Tuesday, April 26, 2011

Winning Progressive on Krugman's column

The following is from Winning Progressive, and is a response -- in support of -- a column by Paul Krugman which appeared in the New York Times on April 24.

My comment on Paul Krugman’s NYT column Let’s Take a Hike, which focuses on the need for tax increases, such as those proposed in the House Progressive Caucus budget, as a core element of any deficit reduction plan:

First, in response to your question about why, if the deficit is purportedly such a serious problem, are Republicans proposing further tax cuts, the reason is that the Republicans are not serious about reducing deficits. They intentionally created deficits in order to make their efforts to eliminate Social Security, Medicare, and other core government programs that help average Americans politically palatable. They haven’t succeeded in that goal and, therefore, Republicans hope to continue pushing the deficit up until they do succeed.

Second, thank for highlighting the House Progressive Caucus budget proposal. As you note, by asking the wealthy elite to begin paying their fair share again and cutting defense spending and corporate subsidies, The People’s Budget reaches fiscal balance in 10 years, which is far quicker than either Rep. Ryan’s Path to Poverty plan or President Obama’s proposal. In the parlance than the chattering classes like to use, it is the House Progressive Caucus proposal that is serious, as it uses real numbers and policies to achieve actual fiscal balance without further undermining our middle class or preying on the least fortunate among us.

Third, in addition to the insincerity of the so-called “deficit hawks” (who are really deficit vultures for the reasons identified in my first paragraph above), the other reason that the House Progressive Caucus budget has not received much attention is because it goes against the conventional wisdom peddled by the chattering classes. That “wisdom” holds that cuts to Medicare and Social Security are necessary, that taxes cannot be raised, that defense spending cannot be touched, and that programs for the middle class, working class, and the least fortunate among us must be slashed. And the reason those points constitute “wisdom” in DC is that the chattering classes are in economic circumstances that foreclose them from personally experiencing the critical importance of programs like Social Security and Medicare and cause them to worry more about being asked to pay their fair share, and because most of our media enjoys the war porn that creates ratings for their networks.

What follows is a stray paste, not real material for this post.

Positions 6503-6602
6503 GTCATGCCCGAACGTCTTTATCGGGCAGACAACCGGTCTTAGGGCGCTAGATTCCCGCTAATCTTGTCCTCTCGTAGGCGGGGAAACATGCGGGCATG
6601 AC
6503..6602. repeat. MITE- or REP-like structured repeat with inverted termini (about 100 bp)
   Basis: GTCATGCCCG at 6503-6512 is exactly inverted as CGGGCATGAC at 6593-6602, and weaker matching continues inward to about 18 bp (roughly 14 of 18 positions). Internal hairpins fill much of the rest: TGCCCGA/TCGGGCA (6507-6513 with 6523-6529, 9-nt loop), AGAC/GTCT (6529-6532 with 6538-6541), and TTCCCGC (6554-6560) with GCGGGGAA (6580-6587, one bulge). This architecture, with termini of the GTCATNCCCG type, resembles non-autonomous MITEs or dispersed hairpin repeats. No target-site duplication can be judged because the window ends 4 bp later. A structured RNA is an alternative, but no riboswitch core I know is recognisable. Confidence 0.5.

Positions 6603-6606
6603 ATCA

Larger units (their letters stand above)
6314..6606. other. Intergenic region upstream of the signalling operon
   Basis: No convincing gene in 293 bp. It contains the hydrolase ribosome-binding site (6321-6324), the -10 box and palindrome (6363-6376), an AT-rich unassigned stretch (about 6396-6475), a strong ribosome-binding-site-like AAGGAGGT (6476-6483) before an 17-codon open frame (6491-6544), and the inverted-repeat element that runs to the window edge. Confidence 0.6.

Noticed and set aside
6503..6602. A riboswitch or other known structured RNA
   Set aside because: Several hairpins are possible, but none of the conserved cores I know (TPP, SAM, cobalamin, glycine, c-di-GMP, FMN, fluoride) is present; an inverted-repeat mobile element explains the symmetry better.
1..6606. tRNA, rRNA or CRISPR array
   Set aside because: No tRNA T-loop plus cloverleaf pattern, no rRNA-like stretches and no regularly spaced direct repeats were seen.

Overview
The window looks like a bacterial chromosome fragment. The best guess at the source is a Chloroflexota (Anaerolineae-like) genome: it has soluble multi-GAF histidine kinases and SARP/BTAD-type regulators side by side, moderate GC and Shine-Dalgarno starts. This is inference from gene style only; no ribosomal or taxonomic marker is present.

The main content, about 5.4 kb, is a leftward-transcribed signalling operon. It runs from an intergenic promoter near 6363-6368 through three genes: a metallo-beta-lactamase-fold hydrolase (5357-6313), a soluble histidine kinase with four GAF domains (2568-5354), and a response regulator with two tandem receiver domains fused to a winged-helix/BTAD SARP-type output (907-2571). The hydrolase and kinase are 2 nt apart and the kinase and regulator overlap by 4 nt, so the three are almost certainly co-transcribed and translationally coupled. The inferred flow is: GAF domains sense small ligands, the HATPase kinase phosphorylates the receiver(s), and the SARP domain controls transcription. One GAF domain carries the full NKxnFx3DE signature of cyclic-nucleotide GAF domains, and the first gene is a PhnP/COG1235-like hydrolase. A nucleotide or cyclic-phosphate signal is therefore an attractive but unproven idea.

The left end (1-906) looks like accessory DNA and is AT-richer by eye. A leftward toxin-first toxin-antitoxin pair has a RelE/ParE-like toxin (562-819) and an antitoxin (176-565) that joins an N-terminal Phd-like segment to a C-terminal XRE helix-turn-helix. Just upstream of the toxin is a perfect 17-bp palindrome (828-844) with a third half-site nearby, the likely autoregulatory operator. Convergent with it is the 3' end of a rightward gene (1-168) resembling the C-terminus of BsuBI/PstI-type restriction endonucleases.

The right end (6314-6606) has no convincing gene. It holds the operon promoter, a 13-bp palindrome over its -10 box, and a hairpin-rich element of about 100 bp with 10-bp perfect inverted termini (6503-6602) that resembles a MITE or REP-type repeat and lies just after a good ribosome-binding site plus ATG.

A final point is that these contrasting visions of our nation’s fiscal future are really about what sort of Country We Believe In, as our President explained in his recent speech on fiscal policy. Do we want a nation that continues to lavish spending on the military and let’s the richest few percent continue to amass boatloads of wealth while our infrastructure and education system crumbles, security for our senior citizens disappears, and the social safety net is shredded? Or, do we believe in an America where we can once again have a stable middle class, where people who worked all their lives can have a secure retirement, where our children receive world class education, where our infrastructure system is again the best in the world, and where all are asked to pay their fair share for the cost of civilization? If you share my belief in the latter vision of America, now is the time to get involved in making it happen.

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